- "Mad Money" host Jim Cramer unpacks the monster 23 percent run in shares of Tiffany after the jewelry maker's first-quarter earnings report.
- Cramer applauds the turnaround at the once-struggling company and ties it to the new CEO, Alessandro Bogliolo.
On a wild day for the stock market, with stocks erasing their losses ahead of the closing bell, CNBC's Jim Cramer wanted to address what caused the craziness in the first place.
"[Investors] went nuts for fixer-uppers and ... punished consistent companies that are actually well-run," the "Mad Money" host said, pointing to one particular fixer-upper whose gains jumped out at him: jewelry maker Tiffany & Co.
Shares of the once-scorned Tiffany roared over 23 percent after the company delivered its first-quarter earnings report, with same-store sales and jewelry demand far exceeding expectations.
The New-York-based retailer earned $1.14 per share versus analysts' expectations of 83 cents. Same-store sales growth came in at 7 percent, overshooting expectations of only 2.6 percent.
Tiffany also saw strength in new product lines, with sales in the Americas climbing 9 percent and Asia-Pacific sales jumping 28 percent in the three months ended April 30.
"They've made extraordinary strides at improving their execution," Cramer said.
But one thing in particular stood out to Cramer in terms of Tiffany's turnaround: the appointment of former Bulgari and Diesel executive Alessandro Bogliolo as its new CEO.
"Talk about the right guy for the job," the "Mad Money" host said of Bogliolo, who took on the role in Oct. 2017. "Almost overnight, he's transformed what was once the stodgiest and least-up-to-date luxury retailer around into a growth powerhouse."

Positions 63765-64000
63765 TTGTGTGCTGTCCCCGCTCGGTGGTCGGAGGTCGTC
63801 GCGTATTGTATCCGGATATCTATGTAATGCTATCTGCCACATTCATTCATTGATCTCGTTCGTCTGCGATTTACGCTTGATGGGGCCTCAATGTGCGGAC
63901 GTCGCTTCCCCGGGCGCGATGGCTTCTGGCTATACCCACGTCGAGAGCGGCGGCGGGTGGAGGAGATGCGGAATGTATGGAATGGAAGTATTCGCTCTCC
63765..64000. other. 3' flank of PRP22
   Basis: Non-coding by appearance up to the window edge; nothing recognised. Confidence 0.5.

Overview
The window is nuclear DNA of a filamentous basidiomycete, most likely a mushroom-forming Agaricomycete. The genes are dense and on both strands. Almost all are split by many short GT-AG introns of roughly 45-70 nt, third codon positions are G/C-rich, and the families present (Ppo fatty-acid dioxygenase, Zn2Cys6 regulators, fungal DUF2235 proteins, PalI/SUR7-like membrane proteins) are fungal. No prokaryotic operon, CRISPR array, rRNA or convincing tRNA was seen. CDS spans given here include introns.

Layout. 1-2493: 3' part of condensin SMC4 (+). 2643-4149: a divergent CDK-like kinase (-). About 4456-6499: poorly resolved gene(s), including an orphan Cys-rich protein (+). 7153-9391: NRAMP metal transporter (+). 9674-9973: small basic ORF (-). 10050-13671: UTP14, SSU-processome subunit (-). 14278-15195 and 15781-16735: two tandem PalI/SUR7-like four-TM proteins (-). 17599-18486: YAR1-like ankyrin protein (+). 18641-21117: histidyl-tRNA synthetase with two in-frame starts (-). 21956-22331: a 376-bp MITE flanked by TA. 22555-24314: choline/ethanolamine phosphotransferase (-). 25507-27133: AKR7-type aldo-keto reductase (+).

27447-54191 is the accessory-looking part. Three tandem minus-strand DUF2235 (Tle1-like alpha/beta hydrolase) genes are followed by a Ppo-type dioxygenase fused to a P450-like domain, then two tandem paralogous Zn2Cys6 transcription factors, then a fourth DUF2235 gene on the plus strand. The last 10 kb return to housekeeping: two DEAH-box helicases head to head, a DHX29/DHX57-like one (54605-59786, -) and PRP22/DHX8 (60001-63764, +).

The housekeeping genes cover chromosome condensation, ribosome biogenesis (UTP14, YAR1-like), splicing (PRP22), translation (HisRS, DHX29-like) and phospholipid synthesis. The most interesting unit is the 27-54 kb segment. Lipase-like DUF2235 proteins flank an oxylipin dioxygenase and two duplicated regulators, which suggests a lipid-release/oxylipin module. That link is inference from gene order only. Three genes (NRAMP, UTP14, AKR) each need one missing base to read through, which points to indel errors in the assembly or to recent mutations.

Beyond the numbers, Bogliolo pushed Tiffany to release a new product line called Paper Flowers, which Cramer called "a total refresh" compared with the old-line jeweler's traditional collections.
The new CEO also refurbished the company's online business and introduced new slogans like "Believe in Love," which he cited as part of the reason for Tiffany's double-digit growth in engagement ring sales.
"Bogliolo doled out credit and was incredibly self-effacing, talking about how the whole segment did well in retail, not just Tiffany," Cramer said. "The stock deserved to roar today, although that 23 percent [move] seems a little, let's say, in excess. But Bogliolo is the real deal."
Shares of Tiffany finished the day up over 23 percent having reached a new 52-week high. All in all, Cramer took the monster move as a sign that emotional markets can surprise you.
"Today's action tells me that you need to keep your eyes open for change because, boy, oh boy, has it ever been rewarded," the "Mad Money" host said. "Or, to put it another way, instead of being so blown away by the new Tiffany designs, I should've been blown away by how the stock had failed to keep up with the changes going into the quarter. And while this move seems extreme, it's hard to dislike a market that can get this excited about an earnings report."